Sony introduced the Walkman in 1979, and I got mine a year later. The Walkman boosted the profile of audio cassettes, which had been challenging LPs and 8-Tracks as a music medium. They soon dominated the music scene.
A $185 TSC-300 I bought from J&R, my Walkman was also a stereo recorder. (Note the spiffy name—even when it was clueful, Sony was clueless.) No way you could put it in your pocket—it was about the size of a trade paperback book. But the music sounded great, and it doubled as a very solid, if bulky, recorder for interviews.
Besides the Walkman, a real driver of cassettes, so to speak, was the car experience. Cassettes were a big improvement over the first personal car audio technology, 8-Tracks, which had to switch from one "track" to another every few minutes, and to accommodate this, labels would often rearrange the order of songs on an album, or even cut off a long song in the middle. (I once went cross-country in a Trans Am with an 8-track, and to this day every time I hear The Doors play "The End," my mind inserts an 8-second pause before Jim Morrison kills his dad and fucks his mom.)
As now, people had all kinds of exotic car-stereo rigs, but as an impoverished writer I outfitted my 1972 VW bug with a minimal unit (a no-name brand for $99) that I bolted under the dashboard and wired up to the speakers. Not pretty, but I could control what music I heard in the car, which was actually a novelty then.
The other big advantage of cassettes, of course, were that they were recordable. You'd buy blank 90-minute cassettes (chrome high bias, if you were an audio nut) and tape one album on each side. (Since most records were shorter than 45 minutes, you'd grab a song or two from another album to avoid a long dead spot before the tape reversed.) And you'd borrow albums from friends and tape your own. You could also tape from other cassettes, but the quality degraded each time you made a copy made from a copy. It was like an organic form of DRM. Everybody had a box with hand-labeled cassettes and before you went on a car trip you'd dig in the box to find the tunes that would soundtrack your journey.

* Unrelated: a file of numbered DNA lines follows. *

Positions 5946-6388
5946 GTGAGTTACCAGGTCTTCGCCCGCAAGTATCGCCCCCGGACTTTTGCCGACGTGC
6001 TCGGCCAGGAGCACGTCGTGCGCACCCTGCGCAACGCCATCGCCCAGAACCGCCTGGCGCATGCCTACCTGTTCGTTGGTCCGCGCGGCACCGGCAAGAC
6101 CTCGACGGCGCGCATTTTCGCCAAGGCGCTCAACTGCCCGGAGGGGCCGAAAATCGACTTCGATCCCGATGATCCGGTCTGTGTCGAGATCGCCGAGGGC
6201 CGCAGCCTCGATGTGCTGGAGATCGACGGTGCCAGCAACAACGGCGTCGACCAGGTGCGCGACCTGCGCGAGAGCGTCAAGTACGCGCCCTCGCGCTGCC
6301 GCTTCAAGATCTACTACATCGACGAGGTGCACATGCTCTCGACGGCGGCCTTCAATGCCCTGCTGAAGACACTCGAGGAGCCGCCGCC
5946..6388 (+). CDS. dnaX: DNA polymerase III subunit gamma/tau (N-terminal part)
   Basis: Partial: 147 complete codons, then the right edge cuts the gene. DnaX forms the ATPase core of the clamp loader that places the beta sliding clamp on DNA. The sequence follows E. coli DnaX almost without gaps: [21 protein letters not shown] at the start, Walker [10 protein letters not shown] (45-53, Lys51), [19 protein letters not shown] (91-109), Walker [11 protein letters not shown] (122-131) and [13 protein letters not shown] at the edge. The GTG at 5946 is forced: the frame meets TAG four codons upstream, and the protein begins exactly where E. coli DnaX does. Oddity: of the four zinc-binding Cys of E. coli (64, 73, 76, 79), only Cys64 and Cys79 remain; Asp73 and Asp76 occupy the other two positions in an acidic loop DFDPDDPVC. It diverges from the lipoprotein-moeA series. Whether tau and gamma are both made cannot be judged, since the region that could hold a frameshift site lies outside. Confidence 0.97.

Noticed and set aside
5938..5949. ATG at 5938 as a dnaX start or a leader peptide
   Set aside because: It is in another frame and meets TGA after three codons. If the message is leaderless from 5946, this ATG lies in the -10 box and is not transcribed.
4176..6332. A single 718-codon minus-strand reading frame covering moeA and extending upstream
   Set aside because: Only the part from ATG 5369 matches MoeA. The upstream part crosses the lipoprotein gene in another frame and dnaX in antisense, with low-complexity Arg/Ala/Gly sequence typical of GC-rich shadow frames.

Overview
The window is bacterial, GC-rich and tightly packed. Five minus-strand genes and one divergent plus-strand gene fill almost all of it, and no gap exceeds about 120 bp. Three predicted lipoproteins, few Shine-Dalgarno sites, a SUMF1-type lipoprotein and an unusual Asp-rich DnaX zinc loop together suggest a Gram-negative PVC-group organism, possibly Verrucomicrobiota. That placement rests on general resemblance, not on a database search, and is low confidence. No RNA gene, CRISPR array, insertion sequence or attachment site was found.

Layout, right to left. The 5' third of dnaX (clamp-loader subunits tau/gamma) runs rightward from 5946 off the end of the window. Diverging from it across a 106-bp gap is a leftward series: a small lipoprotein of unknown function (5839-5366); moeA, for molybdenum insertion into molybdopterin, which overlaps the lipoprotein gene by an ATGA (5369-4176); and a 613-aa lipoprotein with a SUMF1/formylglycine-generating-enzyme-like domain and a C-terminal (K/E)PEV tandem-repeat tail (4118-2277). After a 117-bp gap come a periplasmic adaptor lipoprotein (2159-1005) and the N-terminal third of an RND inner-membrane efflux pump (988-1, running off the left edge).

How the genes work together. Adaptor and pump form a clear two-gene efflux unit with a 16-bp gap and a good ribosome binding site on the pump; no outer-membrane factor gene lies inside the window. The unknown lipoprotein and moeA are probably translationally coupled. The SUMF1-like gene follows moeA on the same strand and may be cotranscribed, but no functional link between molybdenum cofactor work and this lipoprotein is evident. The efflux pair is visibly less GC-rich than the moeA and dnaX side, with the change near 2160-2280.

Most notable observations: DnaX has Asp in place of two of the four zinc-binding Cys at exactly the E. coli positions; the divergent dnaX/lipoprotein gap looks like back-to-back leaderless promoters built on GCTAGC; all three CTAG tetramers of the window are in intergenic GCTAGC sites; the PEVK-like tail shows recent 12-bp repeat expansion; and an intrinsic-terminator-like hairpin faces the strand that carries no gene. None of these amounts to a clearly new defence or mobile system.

Cassettes weren't the most reliable technology—it was pretty common for the music to stop and then, when you tried to eject, the player wouldn't give up the tape. You'd use brute force, and sticking out of the plastic would be a tangle of brown spaghetti. But even though audio cassettes supposedly degrade after 20 years or so, I still have a couple in my car that I made in the '70s—one of the early Stones, taped from the mono originals, and a Neil Young tape with "Tonight's the Night" on one side and "On the Beach" on the other. Neither has lost its magnetism, physically or psychically.
The cassette era was a big setup for the age of iPod, a pocket-size digital device that was not only a playback unit, but the equivalent of a room-size cardboard box full of tapes. And, of course, Napster, which made the whole world into a big cassette-tape-swapping community, where everything was free.
Steven Levy is a senior writer for Wired, most recently writing about Google's ad business and the secret of the CIA sculpture. He's written six books, including Hackers, Artificial Life and The Perfect Thing, about the iPod. In 1979, he had just left his first real job, at a regional magazine called New Jersey Monthly, to become a freelance writer, and had yet to touch a computer.
Photos of every blank tape ever at tapedeck.org
Gizmodo '79 is a week-long celebration of gadgets and geekdom 30 years ago, as the analog age gave way to the digital, and most of our favorite toys were just being born.